Profile # 1: Jeffrey Tiffen Smythe

Coydog on Jan. 4, 2009


Welcome to “The Continentals” I'm writer/creator Darryl Hughes. And together with my partner artist Monique MacNaughton we thought it would be fun
as a lead up to the launch of our new web graphic novel “The Continentals: That Shape am I” to let you in on just how it was made. So sit back, relax, and enjoy the next few weeks as we show you everything you ever wanted to know about the making of “The Continentals”.


Everyone who knew me and my work before I did GAAK with Monique was utterly shocked that GAAK (a Spielbergy 50's style alien invasion adventure) was some thing that I'd even consider doing. See, I'm a noirist (a phrase I'm coining). A lover of all things Dashiell Hammett, Raymond Chandler, Frank Miller (in comics), Jim Thompson, and all the great hard boiled/pulp fiction writers of yesterday and today. Stories filled with cops and robbers, murder and mayhem, gamblers, grifters, back alleys, bar rooms, no-tell motels, gold diggers and men to be dug.

So a few years ago I began watching some of the great UK detective shows on PBS like “The Inspector Lynley Mysteries” and the amazing “Prime Suspect” series starring the equally amazing Helen Mirren. And then PBS began to show new and re-imagined Sherlock Holmes movies like “The Hound of the Baskervilles” and I was struck by how good they were. I always end up doing the projects or cultivating the ideas that make me go, “Hmm?”. And the thought of a brilliant Sherlock Holmes-esque hero, who had a dash of James Bond for flavor, and had thrilling adventures as one of the world's first “secret agents” in 19th century England made me go “Hmm?..”.


“In the months following the Ripper murders, Queen Victoria commissioned several ”agents“ into her service. Each skilled in various arts of criminology and law enforcement both time tested and innovative. They are known as ”Continental Operatives“ or ”Continental Ops“ of a division of the British Military known only as ”The A.T.S.T.K“. These ”agent in her majesties service“ work independently of local law enforcement and their ultimate mission for the crown is a sworn secret. He is one such agent…”
–Narrative from “The Continentals”

In 1889, one year after the notorious Jack the Ripper's murderous rampage, a new killer stalks the back alleys and side streets in the eastend of the city of Mansfordshire, England. He is known only by the dead bodies left in his wake. He? The Mangler. So named for the brutality of his attacks on his victims, five souls in all who crossed his path and fell victim to his murderous appetite. Spiraling Mansfordshire into the fathomless depths of an abysmal unease. Continental Operative Jeffrey Tiffen Smythe and his partner the gender bending adventuress Lady Fiona Fiziwigg, along with local law enforcement, must unravel a tangled web of clues that stretches from posh upper class society, to the dregs of lower class society, through all the back alleys and board rooms in between, and ultimately delve into the deepest, darkest recesses of the human psyche to find the truth to the question of–Identity.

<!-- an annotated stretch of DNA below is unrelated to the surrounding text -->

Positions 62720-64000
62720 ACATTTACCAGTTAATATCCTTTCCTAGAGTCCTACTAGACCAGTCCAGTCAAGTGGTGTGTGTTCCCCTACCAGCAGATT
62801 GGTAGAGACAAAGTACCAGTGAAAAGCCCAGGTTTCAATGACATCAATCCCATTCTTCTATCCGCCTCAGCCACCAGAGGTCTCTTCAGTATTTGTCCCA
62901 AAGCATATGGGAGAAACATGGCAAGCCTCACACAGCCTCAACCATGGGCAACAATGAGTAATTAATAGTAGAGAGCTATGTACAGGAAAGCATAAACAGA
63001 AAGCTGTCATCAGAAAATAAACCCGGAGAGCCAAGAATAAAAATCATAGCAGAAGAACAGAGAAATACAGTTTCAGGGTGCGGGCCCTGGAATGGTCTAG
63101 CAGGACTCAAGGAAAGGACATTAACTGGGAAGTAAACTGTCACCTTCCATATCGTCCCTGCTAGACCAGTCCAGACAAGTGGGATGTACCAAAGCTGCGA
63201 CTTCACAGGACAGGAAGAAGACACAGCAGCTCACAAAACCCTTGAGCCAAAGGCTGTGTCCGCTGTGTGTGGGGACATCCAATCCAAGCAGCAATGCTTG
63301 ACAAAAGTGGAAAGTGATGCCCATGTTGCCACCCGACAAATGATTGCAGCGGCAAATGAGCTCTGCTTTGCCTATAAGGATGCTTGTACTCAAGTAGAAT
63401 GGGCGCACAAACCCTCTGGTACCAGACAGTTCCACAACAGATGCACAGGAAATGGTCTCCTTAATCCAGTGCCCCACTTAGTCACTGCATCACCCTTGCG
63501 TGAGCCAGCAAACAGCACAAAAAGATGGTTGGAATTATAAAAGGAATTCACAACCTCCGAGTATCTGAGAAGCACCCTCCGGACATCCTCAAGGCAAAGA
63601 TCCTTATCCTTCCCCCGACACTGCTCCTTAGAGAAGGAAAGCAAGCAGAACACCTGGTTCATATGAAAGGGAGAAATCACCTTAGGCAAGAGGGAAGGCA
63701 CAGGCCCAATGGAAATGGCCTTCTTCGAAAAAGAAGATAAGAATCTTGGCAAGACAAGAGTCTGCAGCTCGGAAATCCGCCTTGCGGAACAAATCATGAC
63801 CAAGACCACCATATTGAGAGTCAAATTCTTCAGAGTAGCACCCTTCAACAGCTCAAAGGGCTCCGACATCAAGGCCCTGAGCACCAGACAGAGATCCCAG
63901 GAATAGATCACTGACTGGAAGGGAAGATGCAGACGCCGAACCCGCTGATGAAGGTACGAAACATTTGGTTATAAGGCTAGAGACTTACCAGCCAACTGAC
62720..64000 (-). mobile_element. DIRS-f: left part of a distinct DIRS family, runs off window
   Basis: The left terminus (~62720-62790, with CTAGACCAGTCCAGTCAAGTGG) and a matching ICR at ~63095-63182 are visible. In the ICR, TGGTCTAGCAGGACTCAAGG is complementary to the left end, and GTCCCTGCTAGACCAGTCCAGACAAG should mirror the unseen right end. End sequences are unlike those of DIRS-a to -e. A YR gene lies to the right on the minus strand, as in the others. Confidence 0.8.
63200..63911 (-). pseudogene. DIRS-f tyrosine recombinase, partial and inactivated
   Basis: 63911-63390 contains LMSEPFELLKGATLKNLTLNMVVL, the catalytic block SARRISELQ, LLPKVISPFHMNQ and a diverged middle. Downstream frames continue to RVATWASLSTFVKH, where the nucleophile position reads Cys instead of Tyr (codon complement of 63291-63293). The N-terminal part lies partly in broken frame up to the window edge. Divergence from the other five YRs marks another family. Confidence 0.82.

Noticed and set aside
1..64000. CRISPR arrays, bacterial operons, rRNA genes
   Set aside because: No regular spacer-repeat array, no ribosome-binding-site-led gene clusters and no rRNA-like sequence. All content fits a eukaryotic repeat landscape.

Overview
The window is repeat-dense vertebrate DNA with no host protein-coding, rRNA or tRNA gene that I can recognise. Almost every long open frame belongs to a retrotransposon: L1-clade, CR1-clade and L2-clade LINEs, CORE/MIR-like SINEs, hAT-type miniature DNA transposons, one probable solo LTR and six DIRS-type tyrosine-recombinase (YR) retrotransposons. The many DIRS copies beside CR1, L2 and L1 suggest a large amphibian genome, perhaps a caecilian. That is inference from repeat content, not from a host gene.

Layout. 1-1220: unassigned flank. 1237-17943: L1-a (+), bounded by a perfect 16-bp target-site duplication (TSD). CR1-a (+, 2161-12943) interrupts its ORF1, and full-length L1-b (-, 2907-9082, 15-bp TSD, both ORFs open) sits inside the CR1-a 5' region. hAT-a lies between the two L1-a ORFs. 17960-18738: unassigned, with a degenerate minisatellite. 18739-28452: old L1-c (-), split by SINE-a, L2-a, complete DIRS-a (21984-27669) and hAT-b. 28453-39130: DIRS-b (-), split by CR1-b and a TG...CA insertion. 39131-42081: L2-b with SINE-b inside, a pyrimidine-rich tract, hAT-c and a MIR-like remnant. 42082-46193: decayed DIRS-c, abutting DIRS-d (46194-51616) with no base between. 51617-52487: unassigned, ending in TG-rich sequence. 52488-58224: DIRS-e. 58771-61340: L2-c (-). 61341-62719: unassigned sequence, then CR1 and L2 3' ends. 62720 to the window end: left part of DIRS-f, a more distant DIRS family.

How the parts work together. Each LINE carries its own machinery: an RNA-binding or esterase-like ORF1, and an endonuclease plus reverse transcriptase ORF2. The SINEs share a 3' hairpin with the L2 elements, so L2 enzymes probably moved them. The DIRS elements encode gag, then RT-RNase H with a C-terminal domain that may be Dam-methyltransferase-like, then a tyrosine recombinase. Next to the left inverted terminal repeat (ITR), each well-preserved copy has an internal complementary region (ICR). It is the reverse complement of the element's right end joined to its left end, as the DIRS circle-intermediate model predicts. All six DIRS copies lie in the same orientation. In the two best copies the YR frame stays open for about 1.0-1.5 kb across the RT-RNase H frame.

From the beginning I saw and heard Smythe clearly. From the way he turned a phrase, to his walking with a slight limp with the aid of various canes as a result of an old injury. Using actors Hugh “X-Men” Jackman and Eric “The Hulk” Bana as physical “types”, I set about creating Jeffrey Tiffen Smythe. Agent 86. Continental Operative of the A.T.S.T.K. Smythe would be a cerebral man of action. An aristocrat from a politically and socially well to do family living in the city of Mansfordshire, England in the wake of the Jack the Ripper murders. Chosen to work as “an agent in her majesties service” to ensure, in a world of mounting evil and unrest, that the good guys win, the bad guys lose, and as always–England prevails!

That's pretty much how I described him to Monique who had the daunting task of giving life to our hero. She got it in one try. I remember her saying, “He's more Hugh Jackman then Eric Bana” and mentioning that she'd given him a parted down the middle hair style (that to this day reminds me a bit of Wolverine. LOL) that was popular in the 19th century. But when I looked at the design sketch, he looked familiar. He looked like someone I knew Or imagined I knew. He looked like Smythe. And I knew we had him.

That done, the next challenge was ahead of us. When I came up with the story for “The Continentals” I decided that, like Holmes, Smythe would need a partner. But for this partner I would not look to Watson for inspiration. Instead I'd look to one of my all time favorite TV shows the 60's spy series “The Avengers”, and to one of my all time favorite female characters Emma Peel, as the inspiration for Smythe's outrageous, gender bending, female partner the adventuress lady Fiona Fiziwigg.